What are cyber-attacks?
Cyberattacks are attempts to try to access or hurt your computer or network. The fall out from a cyberattack could be a lost of money, theft of personal, financial, and medical information that can damage your safety.
How does cybersecurity help our members?
DMCU’s security measure help prevent cyberattacks, by monitoring accounts daily to detect and respond to any potential threats.
How does a cyberattack occur?
- Accessing your personal computers, mobile phones, gaming systems and other internet and Bluetooth connected devices.
- Harm your financial security, as well as identity theft.
- Blocking/deleting your access to your personal accounts and information.
- Targeting children and adults.
How to protect yourself against cyber-attacks?
- Setting up proper controls
- Limit the personal information you share online.
- Change privacy settings and do not use location features.
- Keep systems up to date.
- Make sure your password is upper and lowercase letters, numbers, and special characters.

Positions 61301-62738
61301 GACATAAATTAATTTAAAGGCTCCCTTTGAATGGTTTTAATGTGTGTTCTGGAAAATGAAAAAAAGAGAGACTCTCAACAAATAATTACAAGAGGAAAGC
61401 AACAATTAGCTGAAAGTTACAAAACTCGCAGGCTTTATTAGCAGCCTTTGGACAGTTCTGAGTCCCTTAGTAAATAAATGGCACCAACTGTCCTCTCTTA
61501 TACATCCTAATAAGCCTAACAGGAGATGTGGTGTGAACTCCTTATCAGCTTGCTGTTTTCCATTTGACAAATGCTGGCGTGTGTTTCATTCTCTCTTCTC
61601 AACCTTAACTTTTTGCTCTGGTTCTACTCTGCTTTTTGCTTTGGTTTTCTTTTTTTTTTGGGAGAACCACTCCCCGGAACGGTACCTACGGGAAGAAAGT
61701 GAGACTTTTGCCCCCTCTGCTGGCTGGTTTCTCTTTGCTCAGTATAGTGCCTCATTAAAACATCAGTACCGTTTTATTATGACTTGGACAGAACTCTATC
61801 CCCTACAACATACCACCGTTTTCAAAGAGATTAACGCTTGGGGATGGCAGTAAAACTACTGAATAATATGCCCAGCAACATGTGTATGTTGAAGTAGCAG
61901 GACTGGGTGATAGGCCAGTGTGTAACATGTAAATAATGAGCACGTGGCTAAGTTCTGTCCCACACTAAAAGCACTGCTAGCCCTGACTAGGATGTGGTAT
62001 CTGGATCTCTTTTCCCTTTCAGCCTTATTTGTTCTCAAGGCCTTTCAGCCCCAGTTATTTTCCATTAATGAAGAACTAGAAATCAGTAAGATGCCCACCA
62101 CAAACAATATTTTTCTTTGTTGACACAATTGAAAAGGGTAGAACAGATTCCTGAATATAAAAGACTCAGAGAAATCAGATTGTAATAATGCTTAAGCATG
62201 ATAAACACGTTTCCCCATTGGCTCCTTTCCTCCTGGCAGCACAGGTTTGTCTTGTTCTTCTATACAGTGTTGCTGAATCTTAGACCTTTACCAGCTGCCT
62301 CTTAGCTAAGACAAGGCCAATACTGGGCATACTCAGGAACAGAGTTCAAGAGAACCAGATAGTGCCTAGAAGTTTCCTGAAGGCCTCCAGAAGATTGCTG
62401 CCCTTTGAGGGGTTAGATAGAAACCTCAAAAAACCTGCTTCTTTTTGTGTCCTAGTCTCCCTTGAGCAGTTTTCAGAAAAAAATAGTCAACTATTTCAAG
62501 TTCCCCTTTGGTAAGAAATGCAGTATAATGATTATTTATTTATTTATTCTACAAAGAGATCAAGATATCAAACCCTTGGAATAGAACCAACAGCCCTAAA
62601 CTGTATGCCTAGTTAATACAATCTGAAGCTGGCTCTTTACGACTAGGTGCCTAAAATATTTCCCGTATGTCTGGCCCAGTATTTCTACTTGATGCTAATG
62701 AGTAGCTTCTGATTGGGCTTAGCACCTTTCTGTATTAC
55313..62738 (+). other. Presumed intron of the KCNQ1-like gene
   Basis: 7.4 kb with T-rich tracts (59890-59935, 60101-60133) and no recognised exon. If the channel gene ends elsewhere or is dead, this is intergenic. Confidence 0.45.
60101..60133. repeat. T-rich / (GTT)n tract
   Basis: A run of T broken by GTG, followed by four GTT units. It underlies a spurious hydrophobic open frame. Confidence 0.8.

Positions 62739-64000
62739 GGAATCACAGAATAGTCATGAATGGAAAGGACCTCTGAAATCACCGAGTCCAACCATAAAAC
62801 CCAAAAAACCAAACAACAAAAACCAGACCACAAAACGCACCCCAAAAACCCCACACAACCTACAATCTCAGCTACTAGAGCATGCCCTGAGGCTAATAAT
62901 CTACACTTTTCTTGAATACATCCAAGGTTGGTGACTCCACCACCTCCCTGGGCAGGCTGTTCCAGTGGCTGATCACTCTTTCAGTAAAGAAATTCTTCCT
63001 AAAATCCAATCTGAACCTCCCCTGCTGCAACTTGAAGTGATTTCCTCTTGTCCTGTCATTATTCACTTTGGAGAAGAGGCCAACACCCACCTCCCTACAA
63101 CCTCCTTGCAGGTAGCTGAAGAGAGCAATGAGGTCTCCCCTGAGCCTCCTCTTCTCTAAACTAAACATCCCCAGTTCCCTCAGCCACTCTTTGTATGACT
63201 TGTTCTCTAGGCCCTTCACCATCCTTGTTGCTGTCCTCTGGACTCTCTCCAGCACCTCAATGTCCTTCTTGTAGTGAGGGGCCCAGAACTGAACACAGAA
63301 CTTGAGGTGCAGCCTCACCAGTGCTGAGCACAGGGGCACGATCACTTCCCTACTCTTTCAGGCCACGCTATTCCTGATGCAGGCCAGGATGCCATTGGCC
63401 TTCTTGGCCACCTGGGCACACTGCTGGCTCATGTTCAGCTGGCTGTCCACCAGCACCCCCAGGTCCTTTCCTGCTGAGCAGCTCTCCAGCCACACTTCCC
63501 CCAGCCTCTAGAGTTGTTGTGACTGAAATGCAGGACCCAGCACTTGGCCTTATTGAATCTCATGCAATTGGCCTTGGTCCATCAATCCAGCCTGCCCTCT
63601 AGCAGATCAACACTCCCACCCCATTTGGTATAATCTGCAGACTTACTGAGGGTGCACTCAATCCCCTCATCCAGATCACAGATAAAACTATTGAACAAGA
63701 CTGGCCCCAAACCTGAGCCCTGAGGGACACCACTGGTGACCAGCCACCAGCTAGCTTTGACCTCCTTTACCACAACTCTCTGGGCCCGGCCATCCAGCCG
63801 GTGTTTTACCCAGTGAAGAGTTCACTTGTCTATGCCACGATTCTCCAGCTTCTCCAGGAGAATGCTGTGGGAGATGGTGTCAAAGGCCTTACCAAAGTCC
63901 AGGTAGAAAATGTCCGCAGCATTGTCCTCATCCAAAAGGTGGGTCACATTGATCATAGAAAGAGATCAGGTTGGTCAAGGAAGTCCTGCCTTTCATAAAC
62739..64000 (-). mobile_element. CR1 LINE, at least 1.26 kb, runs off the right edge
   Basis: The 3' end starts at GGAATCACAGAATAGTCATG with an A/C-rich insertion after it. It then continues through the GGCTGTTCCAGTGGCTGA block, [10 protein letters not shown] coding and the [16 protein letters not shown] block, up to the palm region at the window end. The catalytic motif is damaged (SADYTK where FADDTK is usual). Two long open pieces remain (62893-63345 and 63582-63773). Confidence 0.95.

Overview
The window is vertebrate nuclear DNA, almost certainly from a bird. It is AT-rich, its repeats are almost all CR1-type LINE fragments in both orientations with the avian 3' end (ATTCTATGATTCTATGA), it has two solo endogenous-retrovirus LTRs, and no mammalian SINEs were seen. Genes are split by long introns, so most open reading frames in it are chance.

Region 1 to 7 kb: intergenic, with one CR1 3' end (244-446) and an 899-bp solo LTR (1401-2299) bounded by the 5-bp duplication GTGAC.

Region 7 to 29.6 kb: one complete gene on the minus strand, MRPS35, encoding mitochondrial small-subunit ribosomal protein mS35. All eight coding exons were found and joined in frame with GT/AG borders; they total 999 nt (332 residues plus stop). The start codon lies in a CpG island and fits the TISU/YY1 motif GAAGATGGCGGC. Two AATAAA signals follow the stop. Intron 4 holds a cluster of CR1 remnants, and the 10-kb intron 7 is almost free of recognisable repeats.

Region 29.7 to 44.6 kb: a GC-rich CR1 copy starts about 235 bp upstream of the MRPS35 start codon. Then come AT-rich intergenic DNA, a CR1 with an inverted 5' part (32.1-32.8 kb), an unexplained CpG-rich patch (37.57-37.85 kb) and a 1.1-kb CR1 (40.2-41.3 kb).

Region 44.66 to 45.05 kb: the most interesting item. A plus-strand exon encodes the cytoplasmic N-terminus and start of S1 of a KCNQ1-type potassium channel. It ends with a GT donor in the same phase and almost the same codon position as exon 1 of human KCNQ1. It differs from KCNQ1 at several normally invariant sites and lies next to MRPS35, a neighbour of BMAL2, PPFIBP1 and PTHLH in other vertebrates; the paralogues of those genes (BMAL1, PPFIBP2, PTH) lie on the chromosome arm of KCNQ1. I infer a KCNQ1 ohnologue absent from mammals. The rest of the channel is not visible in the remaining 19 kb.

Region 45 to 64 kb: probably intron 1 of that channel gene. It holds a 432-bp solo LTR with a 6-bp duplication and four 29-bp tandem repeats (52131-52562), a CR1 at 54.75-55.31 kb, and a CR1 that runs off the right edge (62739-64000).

- Monitor your suspicious activity. If something ask you do to something right away, offers something that sounds too good to be true or asks for your personal information.
- Using a secure Internet connection and Wi-Fi network, you will be able to protect your home or business. Change your Wi-Fi passwords regularly.
- Create a strong personal identification number (PIN) or password that only you would know.
- Monitor your checking accounts, by view your statements and credit reports regularly.
- Ensure that you only share personal information on secure sites (e.g. https://)
- Make sure your computer is up to date on antivirus solutions.
Do you believe you were a victim of a cyber-attack?
Who you should file a report with-
- File a report with the Office of the Inspector General, if you believe some is illegally using your SSN.
- File a complaint with the FBI Internet Crime Complaint Center (IC3). The FBI will review the complaint and refer to the appropriate channels.
- Report identity theft to the Federal Trade Commission (FTC).
- Contact the Federal Trade Commission (FTC) at ftc.gov/complaint if you receive messages from anyone claiming to be a government agent.
- Contact additional agencies depending on what information was stolen.
Who you should contact-
- The Social Security Administration (800-269- 0271) if your social security number was compromised, or the Department of Motor Vehicles if your driver's license or car registration has been stolen.
- Report online crime or fraud to your local United States Secret Service (USSS) Electronic Crimes Task Force or the Internet Crime Complaint Center.